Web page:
Immunotherapeutic Approach to Osteosarcoma

Review article

Immunotherapeutic Approach to Osteosarcoma


Corresponding authorDr. Ghazaleh Shoja E Razavi MD, Dir. Clinical Development- Oncology and Respiratory, Global Allied Pharmaceutical, Tel: 1- 416-520-8835; Email:


Osteosarcoma is a rare form of cancer that account for less than 0.2% of all cancers diagnosed in the United States. Unfortunately, the cause is unknown, but there have been several risks factors accused of causing the disease such as genetics, Paget disease, exposure to radiation or chemicals, and bone marrow transplants. Immunotherapy is a cancer treatment alternative to chemotherapy and radiation therapy. Its goal is to use a patient’s own immune system to fight the tumor. The patient’s immune system is stimulated by exposing synthetic immune molecules into their system. In this paper, we discuss the potential causes of osteosarcomas, the pathophysiology of the disease, and potential ways to cure the disease using different immunotherapy techniques.

Keywords: Bone Cancer; Immunotherapy; Chondrosarcoma; Osteosarcoma


Bone cancer is a rare cancer, which occurs due to the unwanted growth of cells in the bone tissues [1]. In 2014, the American Cancer Society estimated that there were 3,020 (1,680 men and 1,340 in women) new cases of bone cancer and 1,460 (830 men and 630 among women) deaths caused by bone cancer in the United States.

In adults, over 40% of primary bone cancers are osteosarcoma, which is less than 0.2% of all types of cancer. In children and teenagers (those younger than 20 years), osteosarcoma (56%) and Ewing Sarcoma (34%) are much more common than chondrosarcoma (6%).

The exact cause of most of the bone cancers is not known. Several risk factors have been found that increase the risk of developing bone cancer. These include genetic disorders, Paget disease, radiation, bone marrow transplant, exposure to chemicals, and hormone disorders.

Pathophysiology and molecular basis of Osteosarcoma:

The molecular pathophysiology of osteosarcoma consists of chromosomal abnormalities, tumor suppressor gene dysfunction, transcription factors, growth factors, osteosarcoma cell proliferation, apoptosis, anchorage-independent growth, tumor angiogenesis, tumor invasion and osteoclast function, which are explained below. Potential therapeutic targets are mentioned in figure 1.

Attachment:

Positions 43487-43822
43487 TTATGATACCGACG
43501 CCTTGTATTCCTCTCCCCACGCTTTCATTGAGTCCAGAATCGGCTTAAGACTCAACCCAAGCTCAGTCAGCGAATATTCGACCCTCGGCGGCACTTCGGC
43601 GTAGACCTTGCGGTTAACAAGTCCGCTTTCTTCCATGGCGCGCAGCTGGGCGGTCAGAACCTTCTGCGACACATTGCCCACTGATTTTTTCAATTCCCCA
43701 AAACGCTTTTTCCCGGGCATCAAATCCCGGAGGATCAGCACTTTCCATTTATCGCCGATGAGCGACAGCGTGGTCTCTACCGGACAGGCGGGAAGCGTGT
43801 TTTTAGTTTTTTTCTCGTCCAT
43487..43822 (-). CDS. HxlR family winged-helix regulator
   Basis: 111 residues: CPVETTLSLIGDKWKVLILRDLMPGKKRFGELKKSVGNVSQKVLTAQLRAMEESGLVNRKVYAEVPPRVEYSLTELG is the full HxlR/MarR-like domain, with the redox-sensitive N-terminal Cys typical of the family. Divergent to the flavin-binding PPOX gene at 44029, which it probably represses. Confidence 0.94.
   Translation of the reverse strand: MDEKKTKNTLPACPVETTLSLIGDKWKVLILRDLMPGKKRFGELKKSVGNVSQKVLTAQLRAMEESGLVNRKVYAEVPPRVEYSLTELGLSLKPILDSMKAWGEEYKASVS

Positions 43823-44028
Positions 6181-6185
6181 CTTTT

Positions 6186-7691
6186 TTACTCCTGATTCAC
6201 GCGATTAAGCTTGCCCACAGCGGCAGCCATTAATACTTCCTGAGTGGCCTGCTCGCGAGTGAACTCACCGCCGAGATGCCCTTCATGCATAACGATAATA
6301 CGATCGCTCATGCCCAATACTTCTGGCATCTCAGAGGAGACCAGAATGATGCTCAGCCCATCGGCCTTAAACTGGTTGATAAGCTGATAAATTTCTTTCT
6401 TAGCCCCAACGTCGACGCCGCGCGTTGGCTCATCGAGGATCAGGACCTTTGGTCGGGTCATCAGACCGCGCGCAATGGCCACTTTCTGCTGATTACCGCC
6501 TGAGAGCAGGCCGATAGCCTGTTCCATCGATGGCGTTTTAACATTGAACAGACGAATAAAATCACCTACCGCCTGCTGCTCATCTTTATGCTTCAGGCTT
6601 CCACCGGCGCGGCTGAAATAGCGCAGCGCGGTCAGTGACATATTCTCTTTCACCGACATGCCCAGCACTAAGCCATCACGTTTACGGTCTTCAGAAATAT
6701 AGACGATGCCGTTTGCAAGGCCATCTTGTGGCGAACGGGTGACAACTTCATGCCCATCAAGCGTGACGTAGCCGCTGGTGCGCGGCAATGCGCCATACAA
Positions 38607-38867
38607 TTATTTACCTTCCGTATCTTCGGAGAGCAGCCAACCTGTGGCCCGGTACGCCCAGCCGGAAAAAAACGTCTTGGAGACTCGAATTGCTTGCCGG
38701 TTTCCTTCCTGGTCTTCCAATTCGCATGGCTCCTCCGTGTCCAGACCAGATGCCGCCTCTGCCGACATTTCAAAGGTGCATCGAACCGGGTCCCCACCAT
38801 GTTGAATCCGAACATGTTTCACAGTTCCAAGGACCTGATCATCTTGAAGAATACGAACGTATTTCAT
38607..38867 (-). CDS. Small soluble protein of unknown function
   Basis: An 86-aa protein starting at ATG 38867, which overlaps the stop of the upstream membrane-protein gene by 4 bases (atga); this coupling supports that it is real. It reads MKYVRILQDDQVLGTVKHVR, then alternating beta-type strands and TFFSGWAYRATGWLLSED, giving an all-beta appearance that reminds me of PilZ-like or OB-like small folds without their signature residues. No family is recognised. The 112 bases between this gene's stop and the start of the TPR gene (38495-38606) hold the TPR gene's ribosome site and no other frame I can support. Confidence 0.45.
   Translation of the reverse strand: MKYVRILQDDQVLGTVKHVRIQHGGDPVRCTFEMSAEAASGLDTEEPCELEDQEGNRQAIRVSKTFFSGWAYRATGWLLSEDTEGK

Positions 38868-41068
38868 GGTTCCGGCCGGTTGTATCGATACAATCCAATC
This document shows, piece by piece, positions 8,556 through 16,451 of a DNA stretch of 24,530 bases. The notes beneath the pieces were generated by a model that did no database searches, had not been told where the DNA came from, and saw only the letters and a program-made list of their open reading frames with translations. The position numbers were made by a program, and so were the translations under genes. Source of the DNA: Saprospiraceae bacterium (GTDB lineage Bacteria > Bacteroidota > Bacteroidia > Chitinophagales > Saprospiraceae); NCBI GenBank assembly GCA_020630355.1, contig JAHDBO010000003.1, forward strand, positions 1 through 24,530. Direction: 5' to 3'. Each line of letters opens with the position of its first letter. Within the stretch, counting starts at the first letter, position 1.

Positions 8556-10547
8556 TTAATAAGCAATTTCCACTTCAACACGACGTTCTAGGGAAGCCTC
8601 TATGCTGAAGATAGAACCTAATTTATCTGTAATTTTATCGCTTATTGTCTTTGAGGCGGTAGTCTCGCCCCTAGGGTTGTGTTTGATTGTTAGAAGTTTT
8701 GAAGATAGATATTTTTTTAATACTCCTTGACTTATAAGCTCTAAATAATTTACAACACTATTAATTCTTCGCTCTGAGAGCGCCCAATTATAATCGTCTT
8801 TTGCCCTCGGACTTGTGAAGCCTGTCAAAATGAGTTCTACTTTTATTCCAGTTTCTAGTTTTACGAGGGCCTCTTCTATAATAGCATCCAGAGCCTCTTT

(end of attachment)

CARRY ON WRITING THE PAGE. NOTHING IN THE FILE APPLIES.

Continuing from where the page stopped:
A.Chromosomal abnormalities:Osteosarcoma has been reported in patients with Bloom syndrome, Rothmund- Thompson syndrome, Werner syndrome, Li-Fraumeni syndrome, and hereditary retinoblastoma [2-4]. Amplifications of chromosomes 6p21, 8q24, and 12q14, as well as loss of heterozygosity of 10q21.1 have been reported in a study of diagnostic biopsy specimens [5]. Numerical chromosomal abnormalities include loss of chromosomes 9, 10, 13, and 17, as well as gain of chromosome 1 [2].

B. Tumour suppressor Gene dysfunction: In osteosarcoma, there are mutations in both the p53 (22%) and Retinoblastoma (Rb) gene [6]. The p53 expression was higher in low Rosen grade osteosarcoma. Rosen-grade 1: <50% necrosis; grade 2: 50%–90% necrosis; grade 3: >90% necrosis; grade 4: 100% necrosis; grade 1 + 2 = low-grade; grade 3 + 4 = high grade [3]. The p53 mutation has also been shown to be more common in high-grade conventional osteosarcoma versus low-grade central osteosarcoma [4]. The inherited  mutation of the Rb gene causes retinoblastoma syndrome, a condition that predisposes a patient to multiple malignancies, including osteosarcoma [5]. Both germ-line and somatic mutations of Rb may confer an increased risk of osteosarcoma [6].

C. Transcription factors: The activator protein 1 complex (AP- 1) is a regulator of transcription and consists of Fos and Jun proteins. Both of these proteins are found to be upregulated in high-grade osteosarcoma [7,8]. Overexpression of Myc in bone marrow stromal cells leads to osteosarcoma development [9]. Myc is amplified in U2OS osteosarcoma cell line variants with the highest resistance to doxorubicin. Gain of Myc was found in SaOS-2 methotrexate-resistant variants [10].

D. Growth factors: High-grade osteosarcoma is found to express TGF-β1 in significantly higher amounts than low-grade osteosarcoma [11].Insulin-like growth factor (IGF)-I and IGF-II are also overexpressed by osteosarcoma [12]. Connective tissue growth factor (CTGF) is related to a number of proteins in the CCN family (CTGF/Cyr61/Cef10/NOVH) and acts through integrin signaling pathways [13].

E. Osteoclast function: Osteosarcoma invasion relies on interactions between the bone matrix, osteosarcoma cells, osteoblasts, and osteoclasts.